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I'm currently exploring the self-attention mechanism used in models like Transformers, and I have a question about the necessity of using a separate key matrix (K) instead of just using the query matrix (Q) twice, resulting in QQ^T instead of QK^T. Despite reading several materials and arguments, I'm not fully convinced why models cannot manage to use QQ^T for self-attention.

I'm asking to seek practical experiments or studies comparing the performance of QQ^T self-attention with the traditional QK^T approach. If such experiment exist, I'm particularly interested in any insights or results that could illustrate the impact of using QQ^T on model performance and learning dynamics.

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QQᵀ only carries half the information of QKᵀ:

import numpy as np
Q = np.random.rand(3,3)
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gives:

array([[0.50650823, 0.24334603, 0.55175925],
       [0.24334603, 0.15435909, 0.27704719],
       [0.55175925, 0.27704719, 0.60509267]])

Notice how it is symmetrical around the diagonal. (See here for a mathematical explanation)

I wanted to know the answer to your question too, so a while back (gosh, where have the past three years gone?!) I did some experiments; it is easy enough to hack a transformer to try it, and it does work. It saved some weights, but performed worse.

However even when I adjusted the model dimension so it used about the same number of weights, I couldn't get it to be better. Similarly with experiments to replace V. Dropping the output projection matrix (which is a quarter of the attention weights in a transformer model but gets overlooked in papers) was more interesting, but again I was never better than about breakeven when comparing total model weights against performance.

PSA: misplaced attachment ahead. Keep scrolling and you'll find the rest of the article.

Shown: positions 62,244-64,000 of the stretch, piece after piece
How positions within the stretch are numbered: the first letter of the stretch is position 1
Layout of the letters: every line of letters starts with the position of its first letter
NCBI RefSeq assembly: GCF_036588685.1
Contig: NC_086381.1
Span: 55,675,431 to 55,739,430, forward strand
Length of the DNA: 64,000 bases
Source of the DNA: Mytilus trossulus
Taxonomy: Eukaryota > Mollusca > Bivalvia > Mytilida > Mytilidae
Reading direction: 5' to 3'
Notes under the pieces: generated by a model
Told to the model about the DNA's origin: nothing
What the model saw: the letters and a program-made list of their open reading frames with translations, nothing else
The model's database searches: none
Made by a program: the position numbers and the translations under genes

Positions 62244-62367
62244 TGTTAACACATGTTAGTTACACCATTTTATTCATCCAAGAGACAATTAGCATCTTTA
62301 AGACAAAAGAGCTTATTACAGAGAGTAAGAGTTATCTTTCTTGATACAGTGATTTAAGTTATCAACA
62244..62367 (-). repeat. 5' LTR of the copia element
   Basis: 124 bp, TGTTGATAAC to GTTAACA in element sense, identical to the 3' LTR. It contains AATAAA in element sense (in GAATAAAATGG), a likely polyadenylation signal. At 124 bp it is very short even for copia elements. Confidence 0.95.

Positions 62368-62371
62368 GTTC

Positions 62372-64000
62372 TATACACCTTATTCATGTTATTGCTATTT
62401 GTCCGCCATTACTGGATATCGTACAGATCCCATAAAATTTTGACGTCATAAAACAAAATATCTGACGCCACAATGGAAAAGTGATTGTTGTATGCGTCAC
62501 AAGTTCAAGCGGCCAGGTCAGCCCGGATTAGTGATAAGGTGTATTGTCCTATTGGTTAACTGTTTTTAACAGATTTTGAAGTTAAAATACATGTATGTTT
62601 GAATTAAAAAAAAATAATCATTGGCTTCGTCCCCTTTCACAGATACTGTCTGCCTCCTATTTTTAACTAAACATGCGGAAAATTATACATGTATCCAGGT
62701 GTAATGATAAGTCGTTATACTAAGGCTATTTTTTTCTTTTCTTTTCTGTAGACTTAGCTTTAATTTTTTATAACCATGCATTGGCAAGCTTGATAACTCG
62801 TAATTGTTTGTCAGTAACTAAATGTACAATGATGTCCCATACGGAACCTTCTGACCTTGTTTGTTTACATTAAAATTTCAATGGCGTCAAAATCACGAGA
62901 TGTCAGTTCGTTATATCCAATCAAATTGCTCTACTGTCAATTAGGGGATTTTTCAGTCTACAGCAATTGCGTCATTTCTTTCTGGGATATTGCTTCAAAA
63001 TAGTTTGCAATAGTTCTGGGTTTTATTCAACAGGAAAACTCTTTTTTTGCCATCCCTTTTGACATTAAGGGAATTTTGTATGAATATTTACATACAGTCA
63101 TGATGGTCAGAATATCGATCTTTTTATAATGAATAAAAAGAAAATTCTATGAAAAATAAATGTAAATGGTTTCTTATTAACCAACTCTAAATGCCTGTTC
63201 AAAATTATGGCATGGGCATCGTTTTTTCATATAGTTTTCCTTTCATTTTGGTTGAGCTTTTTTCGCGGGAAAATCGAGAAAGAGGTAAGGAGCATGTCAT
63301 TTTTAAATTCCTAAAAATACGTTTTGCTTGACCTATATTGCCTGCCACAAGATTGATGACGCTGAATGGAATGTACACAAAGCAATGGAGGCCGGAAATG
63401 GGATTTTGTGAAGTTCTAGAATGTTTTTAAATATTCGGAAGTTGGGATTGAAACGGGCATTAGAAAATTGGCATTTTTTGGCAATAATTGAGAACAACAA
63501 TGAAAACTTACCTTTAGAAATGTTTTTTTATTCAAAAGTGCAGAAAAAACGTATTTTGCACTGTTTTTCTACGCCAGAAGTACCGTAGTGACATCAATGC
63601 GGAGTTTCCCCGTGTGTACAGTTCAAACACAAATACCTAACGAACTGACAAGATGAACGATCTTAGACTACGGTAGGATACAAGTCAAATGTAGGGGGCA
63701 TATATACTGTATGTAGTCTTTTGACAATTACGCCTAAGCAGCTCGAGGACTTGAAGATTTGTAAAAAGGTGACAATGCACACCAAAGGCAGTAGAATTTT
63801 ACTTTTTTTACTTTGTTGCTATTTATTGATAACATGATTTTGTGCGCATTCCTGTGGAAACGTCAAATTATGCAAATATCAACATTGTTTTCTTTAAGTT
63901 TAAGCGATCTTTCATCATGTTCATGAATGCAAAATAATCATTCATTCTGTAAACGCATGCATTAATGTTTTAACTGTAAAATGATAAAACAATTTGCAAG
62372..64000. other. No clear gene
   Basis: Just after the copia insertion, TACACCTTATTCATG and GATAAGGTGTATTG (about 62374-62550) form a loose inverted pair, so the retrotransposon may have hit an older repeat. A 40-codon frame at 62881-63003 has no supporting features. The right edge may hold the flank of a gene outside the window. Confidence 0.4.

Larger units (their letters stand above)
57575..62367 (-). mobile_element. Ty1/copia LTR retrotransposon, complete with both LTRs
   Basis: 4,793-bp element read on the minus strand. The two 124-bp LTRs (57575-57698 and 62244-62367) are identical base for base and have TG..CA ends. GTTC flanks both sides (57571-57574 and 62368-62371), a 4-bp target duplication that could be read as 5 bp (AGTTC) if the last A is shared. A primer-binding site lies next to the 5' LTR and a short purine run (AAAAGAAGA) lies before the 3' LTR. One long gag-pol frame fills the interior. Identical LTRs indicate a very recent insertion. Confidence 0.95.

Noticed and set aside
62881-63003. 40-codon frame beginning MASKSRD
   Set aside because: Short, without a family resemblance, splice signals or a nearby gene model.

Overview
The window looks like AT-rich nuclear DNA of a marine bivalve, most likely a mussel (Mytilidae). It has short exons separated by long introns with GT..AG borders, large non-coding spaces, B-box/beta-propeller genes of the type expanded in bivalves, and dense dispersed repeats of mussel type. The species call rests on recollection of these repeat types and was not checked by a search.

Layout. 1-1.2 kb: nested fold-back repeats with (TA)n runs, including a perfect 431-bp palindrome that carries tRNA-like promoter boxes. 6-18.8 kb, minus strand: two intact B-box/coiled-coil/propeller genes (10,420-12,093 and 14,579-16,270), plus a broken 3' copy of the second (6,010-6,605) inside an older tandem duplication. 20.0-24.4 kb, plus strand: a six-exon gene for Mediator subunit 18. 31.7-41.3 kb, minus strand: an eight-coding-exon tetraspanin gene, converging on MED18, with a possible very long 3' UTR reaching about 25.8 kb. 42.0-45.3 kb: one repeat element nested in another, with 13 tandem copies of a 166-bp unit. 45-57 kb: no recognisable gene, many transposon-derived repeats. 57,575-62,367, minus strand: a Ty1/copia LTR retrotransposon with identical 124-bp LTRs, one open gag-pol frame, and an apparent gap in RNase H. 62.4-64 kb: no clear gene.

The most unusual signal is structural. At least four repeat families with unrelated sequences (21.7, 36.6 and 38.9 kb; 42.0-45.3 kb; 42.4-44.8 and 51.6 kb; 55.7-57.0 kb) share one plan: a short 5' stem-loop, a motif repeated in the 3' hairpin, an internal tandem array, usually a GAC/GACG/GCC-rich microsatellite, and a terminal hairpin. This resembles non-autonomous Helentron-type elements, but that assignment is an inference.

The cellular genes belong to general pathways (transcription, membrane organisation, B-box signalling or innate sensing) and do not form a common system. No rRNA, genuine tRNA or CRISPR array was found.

(These experiments were on the encoder side of an encoder-decoder NMT model; but I don't think the conclusions will be different for encoder-only or decoder-only transformers. Model dimensions ranged from 128 to 2048, and training was on a relatively small corpus of parallel sentences.)

P.S. Another way I trained my intuition was using Sage to make 2x2 matrices for Q,K,V,P and see what they were doing, then scaling up for more tokens and/or more hidden dimensions. (The software breaks down above dim 4, and 4 tokens, but then so does the human mind...)

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  • $\begingroup$ Thank you for the answer. I like how "QQ Trend" matches the question : ) $\endgroup$
    – Peyman
    Commented May 9 at 21:19

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